In the last year we’ve seen countless articles about how medical marijuana could be the answer to our country’s opiate epidemic – states with medical marijuana available for chronic pain patients have seen a dramatic decrease in both the number of opiate prescriptions and the deaths related to them. This has prompted things like the CDC saying that doctors shouldn’t disqualify pain patients for testing positive for THC; and now Minnesota patients with intractable pain will legally be able to access cannabis as an alternative method of treatment.
The state implemented their medical marijuana program last year with only a small list of 9 qualifying conditions – and orders to make a decision on whether or not intractable pain would qualify within the following year. In December, after the first few successful months of the program being open, it was announced that patients with chronic pain would finally be allowed to register for medical marijuana with their doctor’s recommendation. In order to qualify, intractable pain is defined as pain that cannot be otherwise treated or cured.
July began the registration period for patients who would want access to cannabis products as soon as the deadline came around – and during the last month, at least 500 individuals have registered as a medical marijuana patient at their doctor’s recommendation. That is more than five times the number of patients who registered when the program launched last year. Adding chronic pain as a qualifying condition will hopefully help to lower costs for patients – which right now can be well over $1,000 each month.
“The reason why I left a comfortable job … was to help fight the opioid scourge. Medical cannabis is one of the tools that will help fight the crisis,” said Kingsley, the company’s chief executive.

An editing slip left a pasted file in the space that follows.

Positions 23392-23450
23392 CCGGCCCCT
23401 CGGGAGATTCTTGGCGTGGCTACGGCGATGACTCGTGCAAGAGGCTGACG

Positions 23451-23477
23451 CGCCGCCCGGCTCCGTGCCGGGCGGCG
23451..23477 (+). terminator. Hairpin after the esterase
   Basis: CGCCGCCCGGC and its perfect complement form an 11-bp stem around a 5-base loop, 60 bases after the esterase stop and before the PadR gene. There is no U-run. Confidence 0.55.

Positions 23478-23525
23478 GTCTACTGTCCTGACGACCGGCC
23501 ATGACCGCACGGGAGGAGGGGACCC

Kingsley works with Minnesota Medical Solutions and he has hopes that bringing intractable pain to the list of qualifying conditions may also help encourage doctors to recommend medical marijuana. According to patients, many doctors in the state are still concerned about whether or not it is a good idea to recommend medical marijuana – but it’s lack of potential for abuse and overdose when compared to opiates could make it an attractive option for physicians hoping to cut down on the number of opioids they prescribe each month.
Now that the state – with one of the most restrictive programs in the country – has added intractable pain as a qualifying condition they have another one to consider: post traumatic stress disorder. Adding PTSD is something being pushed by Sensible Minnesota, a cannabis advocacy group, who are also pushing to help reduce costs by allowing patients to use whole plant cannabis (current laws only allow pills, oils, and vapors).
With how seemingly problem-free this program has been thus far, adding more conditions and allowing whole plant cannabis doesn’t seem like it should be out of the question. For now, at least there are 500 more patients who can hopefully find the relief they have been looking and hoping for.